Today's Headlines and Commentary

Today’s Headlines and Commentary

By Vishnu Kannan
Wednesday, August 7, 2019, 3:46 PM

The Trump administration will invite representatives of major technology companies to the White House in order to discuss online extremism, the Washington Post reports. The announcement follows the mass shooting in El Paso last weekend, before which the alleged gunman is suspected of posting a racist, anti-immigrant manifesto on the anonymous message board website 8chan.

Trump ordered the State Department and the United States Agency for International Development to freeze the remaining money allocated for foreign aid, the New York Times writes. The order targets funding that Congress had already approved for foreign aid.

On Wednesday, Trump said that the U.S. was engaged in discussions with South Korea to convince the latter to pay a higher share of the costs of stationing U.S. troops in the region to defend against the threat from North Korea, according to Reuters. A South Korean foreign ministry official said that negotiations over the details of last year’s general agreement between the two countries have not yet begun.

In response to Monday’s protests in Hong Kong, in which widespread strikes and mass rallies, paralyzed the city, a senior Chinese government official said that Hong Kong was facing its most severe crisis since the former colony was officially returned to China in 1997, per the Times.

The Pakistani government condemned the Indian government’s move to revoke the special status of Indian-controlled Kashmir and will “go to any extent” to fight the change, according to Pakistan’s army chief of staff, CNN writes.

A Taliban car bomb detonated outside a Kabul police station, killing 14 people and injuring at least 145 others, according to the Times. The attack, formally claimed by a Taliban spokesperson, occurred against the backdrop of ongoing negotiations between the U.S. and the Taliban for a deal which will promise the withdrawal of U.S. and NATO troops from Afghanistan in return for assurances that the Taliban will prevent terrorist attacks from Afghanistan against the U.S. and its allies.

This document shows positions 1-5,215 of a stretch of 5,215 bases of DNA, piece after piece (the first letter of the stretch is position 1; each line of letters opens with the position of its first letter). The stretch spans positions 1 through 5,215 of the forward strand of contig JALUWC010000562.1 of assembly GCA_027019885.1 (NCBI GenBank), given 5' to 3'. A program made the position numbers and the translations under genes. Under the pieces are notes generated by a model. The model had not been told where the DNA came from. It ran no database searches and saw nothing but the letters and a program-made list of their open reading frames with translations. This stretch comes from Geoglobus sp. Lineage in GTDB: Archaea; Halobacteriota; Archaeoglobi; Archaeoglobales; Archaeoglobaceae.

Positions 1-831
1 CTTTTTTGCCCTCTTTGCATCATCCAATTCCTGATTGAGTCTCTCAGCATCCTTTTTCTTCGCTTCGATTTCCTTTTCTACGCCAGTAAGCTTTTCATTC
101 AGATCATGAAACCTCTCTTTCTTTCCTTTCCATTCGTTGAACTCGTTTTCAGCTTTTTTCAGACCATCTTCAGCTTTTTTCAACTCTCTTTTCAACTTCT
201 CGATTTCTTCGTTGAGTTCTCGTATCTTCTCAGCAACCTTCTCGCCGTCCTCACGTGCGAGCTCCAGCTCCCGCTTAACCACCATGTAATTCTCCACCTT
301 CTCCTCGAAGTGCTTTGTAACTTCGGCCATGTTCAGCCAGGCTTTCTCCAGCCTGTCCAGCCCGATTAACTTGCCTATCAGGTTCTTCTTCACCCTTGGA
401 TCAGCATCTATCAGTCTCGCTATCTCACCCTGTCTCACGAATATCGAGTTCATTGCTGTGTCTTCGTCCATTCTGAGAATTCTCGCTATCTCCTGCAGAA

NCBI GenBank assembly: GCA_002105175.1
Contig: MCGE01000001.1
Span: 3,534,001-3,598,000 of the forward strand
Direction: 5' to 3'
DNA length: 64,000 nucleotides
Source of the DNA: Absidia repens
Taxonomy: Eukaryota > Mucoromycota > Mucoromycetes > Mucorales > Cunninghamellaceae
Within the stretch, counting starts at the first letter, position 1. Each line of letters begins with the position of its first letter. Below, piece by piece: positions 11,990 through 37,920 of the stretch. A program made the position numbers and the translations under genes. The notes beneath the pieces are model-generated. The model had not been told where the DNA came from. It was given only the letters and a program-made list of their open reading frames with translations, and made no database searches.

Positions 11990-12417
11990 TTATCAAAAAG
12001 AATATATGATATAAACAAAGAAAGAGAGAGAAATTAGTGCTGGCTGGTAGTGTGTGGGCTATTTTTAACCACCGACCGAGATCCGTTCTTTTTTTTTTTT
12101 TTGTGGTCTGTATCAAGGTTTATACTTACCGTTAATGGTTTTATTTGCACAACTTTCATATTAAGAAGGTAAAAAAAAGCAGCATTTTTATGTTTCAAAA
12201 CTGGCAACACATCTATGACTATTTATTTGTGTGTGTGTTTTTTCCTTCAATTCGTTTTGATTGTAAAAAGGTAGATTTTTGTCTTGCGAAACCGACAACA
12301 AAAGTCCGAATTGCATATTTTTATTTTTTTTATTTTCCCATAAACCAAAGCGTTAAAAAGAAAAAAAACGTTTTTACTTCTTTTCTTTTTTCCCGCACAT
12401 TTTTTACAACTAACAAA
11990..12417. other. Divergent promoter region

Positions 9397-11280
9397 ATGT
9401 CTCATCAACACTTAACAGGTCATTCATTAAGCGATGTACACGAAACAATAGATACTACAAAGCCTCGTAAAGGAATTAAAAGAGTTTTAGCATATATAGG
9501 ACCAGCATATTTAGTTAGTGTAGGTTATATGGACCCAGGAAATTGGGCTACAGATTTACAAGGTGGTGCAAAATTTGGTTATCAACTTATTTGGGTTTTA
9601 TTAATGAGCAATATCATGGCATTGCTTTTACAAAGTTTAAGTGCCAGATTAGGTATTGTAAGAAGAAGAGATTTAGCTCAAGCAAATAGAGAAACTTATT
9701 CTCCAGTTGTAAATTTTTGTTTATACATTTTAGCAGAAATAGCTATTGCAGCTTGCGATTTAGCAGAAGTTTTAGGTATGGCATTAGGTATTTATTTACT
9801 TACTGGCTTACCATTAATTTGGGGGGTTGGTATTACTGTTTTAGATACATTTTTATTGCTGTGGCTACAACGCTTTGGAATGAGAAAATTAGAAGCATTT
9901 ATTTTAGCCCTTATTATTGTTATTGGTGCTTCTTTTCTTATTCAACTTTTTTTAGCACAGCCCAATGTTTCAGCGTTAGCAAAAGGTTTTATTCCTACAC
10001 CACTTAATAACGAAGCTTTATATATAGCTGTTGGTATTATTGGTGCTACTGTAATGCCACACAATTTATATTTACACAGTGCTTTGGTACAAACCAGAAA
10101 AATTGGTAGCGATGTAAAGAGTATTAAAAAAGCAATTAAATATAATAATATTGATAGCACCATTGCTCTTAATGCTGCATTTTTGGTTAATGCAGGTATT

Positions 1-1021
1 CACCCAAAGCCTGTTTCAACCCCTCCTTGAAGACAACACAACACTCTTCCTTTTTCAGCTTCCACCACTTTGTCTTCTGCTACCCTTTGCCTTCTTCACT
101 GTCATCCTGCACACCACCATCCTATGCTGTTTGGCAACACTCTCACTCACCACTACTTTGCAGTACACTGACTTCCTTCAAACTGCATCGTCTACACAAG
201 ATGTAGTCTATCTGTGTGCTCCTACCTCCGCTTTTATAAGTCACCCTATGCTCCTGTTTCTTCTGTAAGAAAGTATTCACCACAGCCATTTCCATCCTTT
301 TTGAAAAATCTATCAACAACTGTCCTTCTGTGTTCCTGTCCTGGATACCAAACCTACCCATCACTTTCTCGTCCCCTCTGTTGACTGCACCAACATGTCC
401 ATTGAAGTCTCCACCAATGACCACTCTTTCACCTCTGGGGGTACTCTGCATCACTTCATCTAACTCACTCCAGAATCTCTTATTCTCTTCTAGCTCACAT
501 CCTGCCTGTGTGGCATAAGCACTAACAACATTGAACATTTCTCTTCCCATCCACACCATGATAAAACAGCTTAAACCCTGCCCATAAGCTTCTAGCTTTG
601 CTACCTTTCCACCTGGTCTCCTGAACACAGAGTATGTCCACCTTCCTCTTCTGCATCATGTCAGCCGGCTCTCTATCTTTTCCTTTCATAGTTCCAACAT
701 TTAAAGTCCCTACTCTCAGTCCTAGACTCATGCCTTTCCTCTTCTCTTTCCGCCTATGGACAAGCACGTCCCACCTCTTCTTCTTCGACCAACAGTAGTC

Former Homeland Security secretaries and intelligence officials launched U.S. CyberDome, a non-profit intended to help protect presidential campaigns from cyber foreign interference, the Hill writes.

 

ICYMI: Yesterday on Lawfare

Quinta Jurecic and Benjamin Wittes argued that the white supremacist violence of recent years has affirmed their theory: that the radicalization processes for violent Trumpism is akin to that of jihadist terrorism.

Paul Rosenzweig noted some preliminary observations on the utility of measuring cybersecurity.

Todd Carney wrote that the president’s decision not to impose a quota on uranium imports illustrates the White House’s power over trade policy.

Jurecic also shared former Special Agent Peter Strzok’s complaint in the U.S. District Court for the District of Columbia over his dismissal from the FBI and the release of his text messages with then-FBI employee Lisa Page.

Vishnu Kannan shared the Department of Justice’s amicus brief in Trump v. Mazars.

Jen Patja Howell shared the most recent episode of the Lawfare Podcast in which Margaret Taylor spoke with Mark Rozell about executive privilege, what is new in the Trump administration's handling of congressional demands for information, and what it all means for the separation of powers.

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